It’s summer in Algonquin Bay, but there’s still a chill in the air on “Cardinal.”
The first season of the Canadian mystery series, which aired on Hulu last summer, was set in northern Ontario in the dead of winter. As emotionally tortured detective John Cardinal (Billy Campbell) investigated the death of a 13-year-old girl who went missing years earlier, her body found frozen in the ice. The harsh winter landscape evoked the blanket of secrets that Cardinal and his partner Lise Delorme (Karine Vanasse) were digging through for answers.
The second season of “Cardinal,” which premieres Friday on Hulu, is set in the middle of summer, and again the season plays a central role in the show. The forests are lush, the rivers are deep and flowing. But the flies are thick and oppressive, a reminder that in the midst of such life hides death and decay. No wonder that the Giles Blunt novel that Season 2 is adapting is called “Blackfly Season.”
This time, the case revolves around a young woman (Alex Paxton-Beesley) who shows up at a roadside bar with a bullet in her head and no memory of who she is or how she got there. “Lobotomy by gunshot,” another detective quips. Naturally, Cardinal and Delorme are intrigued, and try to help the victim recover her memory.
As the pair investigate, they discover the crime may be related to a local biker gang, and to a gruesome murder that appears to be part of some sort of ritual.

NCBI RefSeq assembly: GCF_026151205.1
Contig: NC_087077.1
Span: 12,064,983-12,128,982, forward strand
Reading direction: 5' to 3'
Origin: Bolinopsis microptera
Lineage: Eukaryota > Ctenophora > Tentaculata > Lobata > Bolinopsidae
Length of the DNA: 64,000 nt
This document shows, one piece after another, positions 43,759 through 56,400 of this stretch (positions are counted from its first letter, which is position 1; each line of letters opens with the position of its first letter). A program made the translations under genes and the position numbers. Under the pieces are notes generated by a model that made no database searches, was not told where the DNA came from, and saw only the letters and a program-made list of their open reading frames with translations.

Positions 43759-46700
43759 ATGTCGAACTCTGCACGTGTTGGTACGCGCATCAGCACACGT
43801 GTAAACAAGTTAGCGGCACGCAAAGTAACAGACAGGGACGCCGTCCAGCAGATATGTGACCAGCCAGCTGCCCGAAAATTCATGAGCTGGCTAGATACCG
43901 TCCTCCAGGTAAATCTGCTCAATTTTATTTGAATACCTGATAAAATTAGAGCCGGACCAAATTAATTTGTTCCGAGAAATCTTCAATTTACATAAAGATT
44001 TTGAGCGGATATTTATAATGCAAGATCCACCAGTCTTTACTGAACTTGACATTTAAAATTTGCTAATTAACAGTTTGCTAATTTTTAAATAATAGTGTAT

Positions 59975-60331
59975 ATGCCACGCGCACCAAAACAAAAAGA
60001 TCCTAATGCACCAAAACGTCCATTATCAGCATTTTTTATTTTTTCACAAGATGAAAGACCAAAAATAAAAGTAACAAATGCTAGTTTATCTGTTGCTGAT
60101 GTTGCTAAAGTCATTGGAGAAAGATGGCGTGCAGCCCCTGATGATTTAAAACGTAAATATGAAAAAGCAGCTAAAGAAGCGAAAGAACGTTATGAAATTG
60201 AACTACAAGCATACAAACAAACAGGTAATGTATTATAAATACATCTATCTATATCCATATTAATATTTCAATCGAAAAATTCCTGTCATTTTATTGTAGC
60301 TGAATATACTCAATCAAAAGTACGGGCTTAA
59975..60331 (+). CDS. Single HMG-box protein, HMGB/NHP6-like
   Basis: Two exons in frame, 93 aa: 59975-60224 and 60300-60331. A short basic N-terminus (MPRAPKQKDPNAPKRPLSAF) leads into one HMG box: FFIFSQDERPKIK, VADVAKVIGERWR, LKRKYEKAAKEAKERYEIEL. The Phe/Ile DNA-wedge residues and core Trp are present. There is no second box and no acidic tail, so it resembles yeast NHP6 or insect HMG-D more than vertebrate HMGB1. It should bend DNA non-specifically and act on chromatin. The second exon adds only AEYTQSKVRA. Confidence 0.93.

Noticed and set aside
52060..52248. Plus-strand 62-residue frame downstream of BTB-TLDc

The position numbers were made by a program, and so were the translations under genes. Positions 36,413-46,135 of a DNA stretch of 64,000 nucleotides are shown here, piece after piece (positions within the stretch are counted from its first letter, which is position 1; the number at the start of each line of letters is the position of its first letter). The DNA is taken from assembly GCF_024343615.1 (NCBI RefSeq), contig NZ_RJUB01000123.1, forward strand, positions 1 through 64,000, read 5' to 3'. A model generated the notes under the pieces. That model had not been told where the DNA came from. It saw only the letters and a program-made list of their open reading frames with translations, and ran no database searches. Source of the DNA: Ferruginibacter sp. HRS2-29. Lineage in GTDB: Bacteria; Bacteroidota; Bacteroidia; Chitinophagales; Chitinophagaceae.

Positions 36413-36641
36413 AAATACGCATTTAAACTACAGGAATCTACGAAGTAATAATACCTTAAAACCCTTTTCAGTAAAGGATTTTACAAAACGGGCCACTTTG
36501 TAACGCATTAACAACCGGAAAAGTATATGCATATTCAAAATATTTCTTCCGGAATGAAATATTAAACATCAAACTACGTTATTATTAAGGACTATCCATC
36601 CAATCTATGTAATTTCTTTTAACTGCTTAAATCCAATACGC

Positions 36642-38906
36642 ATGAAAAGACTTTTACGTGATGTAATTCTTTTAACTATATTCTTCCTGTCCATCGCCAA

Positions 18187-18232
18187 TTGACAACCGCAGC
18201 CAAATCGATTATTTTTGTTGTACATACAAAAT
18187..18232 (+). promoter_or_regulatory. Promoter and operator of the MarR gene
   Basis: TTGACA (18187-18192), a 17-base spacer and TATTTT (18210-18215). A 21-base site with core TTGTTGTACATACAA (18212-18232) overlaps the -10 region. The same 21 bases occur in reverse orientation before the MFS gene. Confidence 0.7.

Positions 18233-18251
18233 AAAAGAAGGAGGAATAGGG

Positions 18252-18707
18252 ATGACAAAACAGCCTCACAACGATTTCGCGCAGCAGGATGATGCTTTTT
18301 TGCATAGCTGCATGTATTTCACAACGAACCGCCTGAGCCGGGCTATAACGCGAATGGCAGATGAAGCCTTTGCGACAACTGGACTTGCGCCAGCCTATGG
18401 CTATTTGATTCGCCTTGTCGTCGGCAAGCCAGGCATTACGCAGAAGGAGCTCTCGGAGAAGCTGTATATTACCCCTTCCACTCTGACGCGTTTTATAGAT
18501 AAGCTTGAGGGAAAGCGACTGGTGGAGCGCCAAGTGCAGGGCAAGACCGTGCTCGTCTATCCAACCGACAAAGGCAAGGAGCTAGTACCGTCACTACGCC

Like “The Fall” and “Broadchurch,” “Cardinal” will spend its six-episode season following this mystery. Campbell, who I’ll always think of as the square-jawed hero of Disney’s “The Rocketeer” back in 1990, is terrific as the soft-spoken Cardinal. And Vanasse is quietly fierce as Delorme, who began the series investigating Cardinal but has come to trust him.
A third season of “Cardinal” has been green-lit, and Blunt has at least six more Cardinal novels ripe for adaptation. Whatever season the next show is set in, it won’t be a peaceful one for Cardinal.
Also on streaming: “Everything Sucks!” has been described as “Stranger Things” set in the 1990s, with all the supernatural stuff taken out. The series, which premieres Friday on Netflix, follows the exploits of a group of misfit teenagers during the Clinton years. Expect lots of humor, poignancy and Spin Doctors references.
How much do you love the streaming film site Filmstruck, which features curated cinema from both the Criterion Collection and Turner Classic Movies? Not as much as Madisonian Peter Putzel, who tweeted out that he’d love to marry the site if he wasn’t already married.
Filmstruck took him up on it in honor of Valentine’s Day, surprising him with a wedding ceremony at his place of business (my own offices at Capital Newspapers, as it turns out, where Putzel works as a night supervisor) that included a wedding cake from Lane’s Bakery and a bouquet from Felly’s Flowers. UW film professor Jeff Smith presided over the ceremony.
"It was pretty crazy, obviously," Putzel said. "I was surprised and embarrassed, but it was all worth it."
Filmstruck's hand in marriage came with a pretty handsome dowry for Peter — a lifetime subscription. For Putzel, who said he visits Filmstruck almost daily, it was a match made in heaven.
"A marriage is supposed to be for life, after all," Putzel said.